If anything, all this might remind us that it is art that the art world is supposed to be about, not huge profits, dramatic, multimillion-dollar auction sales, and investment portfolios. Just as it disturbed me as an art appraiser to view art in terms of its cash value, so has it bothered me to see art treated as though it were the equivalent of stocks and bonds, or as an alternative investment to real estate.
Not that I decry art-as-business. Since it has no real patronage to speak of, art must enter the marketplace in order to show itself to the general public. The artist, loaded down with creative, family, and income-producing responsibilities, simply hasn't the time to show and sell his work by himself. He needs a dealer - and therefore the art world has a perfect reason for being.
Not that that is the only reason. We can forget neither profit nor power as motivating forces - nor the devotion certain dealers have to the art they sell, nor the wish on the part of others to spend their working lives among beautiful or stimulating things.
No indeed, the art world is a complex entity, a composite of many different attitudes. And yet its central reason for being must be art - its values, significances, and quality. All other matters must take second place. If they don't, the art world will become just one more place to make money.
Now, I'm not speaking here from a position of romantic wish fulfillment but as one who has been personally involved in the New York art world. It has been the environment within which I have lived, created, and earned my living. While in many ways it resembles a jungle, a supermarket, a junk-food emporium, an expensive jewelry store, and the floor of the New York Stock Exchange all rolled into one, it is also where beauty, integrity, and quality - as well as the highest ideals - are welcomed.
The art world may have its scoundrels and its opportunists, but it also has its devout believers, its champions of quality and of the new, and its handful of saintlike individuals. (I know because some of them are friends of mine.) It is these special people who give the art world its heart and soul - and it is they who will see to it that art and its values flourish even if the last investor in art gives up and goes back to Wall Street.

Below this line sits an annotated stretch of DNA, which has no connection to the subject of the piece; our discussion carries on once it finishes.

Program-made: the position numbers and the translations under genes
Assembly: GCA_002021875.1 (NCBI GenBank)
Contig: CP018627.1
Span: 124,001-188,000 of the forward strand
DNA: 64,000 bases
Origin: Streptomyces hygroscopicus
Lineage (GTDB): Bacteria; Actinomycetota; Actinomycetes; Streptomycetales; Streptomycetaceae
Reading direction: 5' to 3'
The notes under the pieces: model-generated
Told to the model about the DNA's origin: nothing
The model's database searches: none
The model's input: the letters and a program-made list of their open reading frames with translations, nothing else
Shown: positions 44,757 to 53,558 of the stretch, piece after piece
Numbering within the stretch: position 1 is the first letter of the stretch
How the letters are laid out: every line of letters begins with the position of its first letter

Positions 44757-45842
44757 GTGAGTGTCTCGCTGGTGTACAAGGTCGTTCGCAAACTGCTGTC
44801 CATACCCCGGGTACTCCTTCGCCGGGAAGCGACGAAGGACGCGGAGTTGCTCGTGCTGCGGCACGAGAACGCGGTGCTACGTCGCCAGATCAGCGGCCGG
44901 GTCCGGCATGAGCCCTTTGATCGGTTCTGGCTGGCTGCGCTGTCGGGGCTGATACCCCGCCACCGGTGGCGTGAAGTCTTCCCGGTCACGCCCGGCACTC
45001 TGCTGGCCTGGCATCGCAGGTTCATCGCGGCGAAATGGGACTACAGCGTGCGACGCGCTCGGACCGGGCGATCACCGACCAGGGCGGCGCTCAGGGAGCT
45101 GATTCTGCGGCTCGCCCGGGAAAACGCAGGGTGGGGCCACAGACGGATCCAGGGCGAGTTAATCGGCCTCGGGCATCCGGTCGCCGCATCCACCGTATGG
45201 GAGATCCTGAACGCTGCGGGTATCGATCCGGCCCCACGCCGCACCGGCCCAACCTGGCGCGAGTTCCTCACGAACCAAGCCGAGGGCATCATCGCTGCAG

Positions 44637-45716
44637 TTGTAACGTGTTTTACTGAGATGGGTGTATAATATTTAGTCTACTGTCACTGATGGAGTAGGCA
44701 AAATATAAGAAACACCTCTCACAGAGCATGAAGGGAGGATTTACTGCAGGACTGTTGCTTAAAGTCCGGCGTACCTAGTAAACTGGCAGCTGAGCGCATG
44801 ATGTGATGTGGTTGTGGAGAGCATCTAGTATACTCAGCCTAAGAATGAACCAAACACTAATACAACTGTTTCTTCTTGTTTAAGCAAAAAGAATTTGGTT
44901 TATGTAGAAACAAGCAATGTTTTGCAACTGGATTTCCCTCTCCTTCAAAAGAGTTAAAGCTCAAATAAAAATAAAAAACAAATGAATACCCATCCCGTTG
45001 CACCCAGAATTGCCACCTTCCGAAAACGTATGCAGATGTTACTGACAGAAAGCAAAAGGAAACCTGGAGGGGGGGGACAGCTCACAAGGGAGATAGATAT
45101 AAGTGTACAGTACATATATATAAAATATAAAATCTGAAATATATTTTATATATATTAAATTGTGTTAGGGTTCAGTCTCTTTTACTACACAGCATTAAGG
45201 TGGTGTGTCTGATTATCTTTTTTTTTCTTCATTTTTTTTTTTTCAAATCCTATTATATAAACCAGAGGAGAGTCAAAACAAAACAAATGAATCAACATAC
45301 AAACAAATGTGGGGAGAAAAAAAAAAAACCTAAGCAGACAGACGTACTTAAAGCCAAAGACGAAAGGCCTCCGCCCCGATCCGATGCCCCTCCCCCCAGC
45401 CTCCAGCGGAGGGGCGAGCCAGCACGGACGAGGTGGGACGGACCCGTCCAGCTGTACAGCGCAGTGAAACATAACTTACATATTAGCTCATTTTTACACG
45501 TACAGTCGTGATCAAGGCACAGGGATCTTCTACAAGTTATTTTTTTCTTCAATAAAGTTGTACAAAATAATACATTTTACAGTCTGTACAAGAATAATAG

Now I know this will seem callous and indifferent to the money problems of those younger and not-as-yet established artists whose few meager sales could possibly now disappear entirely for a while - and to those dealers who had to struggle even during the boom years and who may now have to close up shop altogether. It's all well and good, they'll insist, to talk about values and ideals, but how are they themselves to survive?
The answer, quite likely, and it's a tough one, is that the real professionals will survive and the amateurs won't. That has been the case as far back as I can remember, and I see nothing in the current situation to alter it. At the same time, there's nothing to prevent an ''amateur'' from becoming a professional - if he wants to badly enough, believes deeply enough in the art he wants to sell, can steer a clear and steady course, and knows what he is doing. If those things don't apply, I would most definitely recommend a different line of endeavor.
Art, no matter how one looks at it, is an often ruthless business - at least in the marketplace. To survive there requires a great deal more than dreams and romantic ideals. It takes courage, determination, a lot of wit - and as much money as one can get one's hands on. Those who have that - including those who don't have the money - won't be deterred by a poor season or two, or by newspaper headlines announcing the end of the boom years. They will, if anything , only dig in deeper and fight harder.